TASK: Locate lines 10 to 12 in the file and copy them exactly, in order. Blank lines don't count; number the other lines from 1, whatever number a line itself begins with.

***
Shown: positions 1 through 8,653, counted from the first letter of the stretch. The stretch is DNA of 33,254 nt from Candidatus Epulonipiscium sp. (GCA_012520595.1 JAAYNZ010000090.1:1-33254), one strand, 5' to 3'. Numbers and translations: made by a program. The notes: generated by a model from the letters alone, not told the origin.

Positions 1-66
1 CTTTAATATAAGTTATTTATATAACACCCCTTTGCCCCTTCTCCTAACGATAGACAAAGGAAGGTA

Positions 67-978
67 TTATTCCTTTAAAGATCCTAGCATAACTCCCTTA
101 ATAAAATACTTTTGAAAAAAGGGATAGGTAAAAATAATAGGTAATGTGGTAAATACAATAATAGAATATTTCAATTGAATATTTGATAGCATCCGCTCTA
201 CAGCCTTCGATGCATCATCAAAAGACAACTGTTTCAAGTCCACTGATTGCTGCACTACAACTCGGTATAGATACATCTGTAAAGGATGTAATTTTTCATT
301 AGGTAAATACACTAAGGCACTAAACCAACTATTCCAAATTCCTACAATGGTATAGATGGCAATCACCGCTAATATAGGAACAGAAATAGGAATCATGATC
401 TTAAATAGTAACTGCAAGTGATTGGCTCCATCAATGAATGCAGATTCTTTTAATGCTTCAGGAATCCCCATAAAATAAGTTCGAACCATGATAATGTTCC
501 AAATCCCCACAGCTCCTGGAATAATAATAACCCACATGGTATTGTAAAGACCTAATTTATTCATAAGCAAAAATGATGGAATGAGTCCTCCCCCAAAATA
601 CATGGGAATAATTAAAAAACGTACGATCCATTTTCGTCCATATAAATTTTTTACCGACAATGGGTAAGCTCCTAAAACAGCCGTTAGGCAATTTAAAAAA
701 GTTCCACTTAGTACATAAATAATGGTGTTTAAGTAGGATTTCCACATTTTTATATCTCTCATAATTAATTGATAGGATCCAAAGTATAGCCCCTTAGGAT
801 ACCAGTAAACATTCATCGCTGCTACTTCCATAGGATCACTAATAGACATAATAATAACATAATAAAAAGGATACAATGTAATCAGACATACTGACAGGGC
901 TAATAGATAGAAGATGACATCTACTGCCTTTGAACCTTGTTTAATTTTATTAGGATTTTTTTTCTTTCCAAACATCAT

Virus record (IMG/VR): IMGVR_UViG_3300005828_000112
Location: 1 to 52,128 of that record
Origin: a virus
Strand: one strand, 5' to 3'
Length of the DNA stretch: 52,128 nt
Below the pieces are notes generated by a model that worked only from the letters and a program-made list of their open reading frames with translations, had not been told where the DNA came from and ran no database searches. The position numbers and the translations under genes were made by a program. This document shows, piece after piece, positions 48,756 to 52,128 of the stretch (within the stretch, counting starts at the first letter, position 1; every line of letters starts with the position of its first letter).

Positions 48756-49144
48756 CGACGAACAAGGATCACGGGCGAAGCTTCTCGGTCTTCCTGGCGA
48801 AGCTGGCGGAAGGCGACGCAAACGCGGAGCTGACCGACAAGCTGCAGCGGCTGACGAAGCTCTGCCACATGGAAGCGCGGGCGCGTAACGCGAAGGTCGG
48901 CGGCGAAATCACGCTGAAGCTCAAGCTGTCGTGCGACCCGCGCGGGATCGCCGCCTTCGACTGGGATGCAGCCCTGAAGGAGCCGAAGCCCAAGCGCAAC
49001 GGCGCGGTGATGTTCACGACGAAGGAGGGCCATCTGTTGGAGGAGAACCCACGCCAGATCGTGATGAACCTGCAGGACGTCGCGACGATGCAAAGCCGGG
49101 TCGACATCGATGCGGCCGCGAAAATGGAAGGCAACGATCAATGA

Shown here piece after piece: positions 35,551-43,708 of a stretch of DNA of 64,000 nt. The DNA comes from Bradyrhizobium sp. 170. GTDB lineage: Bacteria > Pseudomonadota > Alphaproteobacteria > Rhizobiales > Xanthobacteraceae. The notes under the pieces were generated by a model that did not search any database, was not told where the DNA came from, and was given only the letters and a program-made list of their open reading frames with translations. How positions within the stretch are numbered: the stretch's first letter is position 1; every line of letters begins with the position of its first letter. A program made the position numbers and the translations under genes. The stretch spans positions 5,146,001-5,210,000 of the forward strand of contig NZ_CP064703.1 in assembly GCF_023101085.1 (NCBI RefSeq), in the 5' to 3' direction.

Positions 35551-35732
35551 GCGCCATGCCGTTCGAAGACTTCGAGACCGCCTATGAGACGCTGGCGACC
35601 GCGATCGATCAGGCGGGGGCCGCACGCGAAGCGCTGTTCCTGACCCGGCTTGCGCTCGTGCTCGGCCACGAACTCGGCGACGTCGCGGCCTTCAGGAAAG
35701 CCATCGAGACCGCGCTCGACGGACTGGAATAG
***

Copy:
501 AAATCCCCACAGCTCCTGGAATAATAATAACCCACATGGTATTGTAAAGACCTAATTTATTCATAAGCAAAAATGATGGAATGAGTCCTCCCCCAAAATA
601 CATGGGAATAATTAAAAAACGTACGATCCATTTTCGTCCATATAAATTTTTTACCGACAATGGGTAAGCTCCTAAAACAGCCGTTAGGCAATTTAAAAAA
701 GTTCCACTTAGTACATAAATAATGGTGTTTAAGTAGGATTTCCACATTTTTATATCTCTCATAATTAATTGATAGGATCCAAAGTATAGCCCCTTAGGAT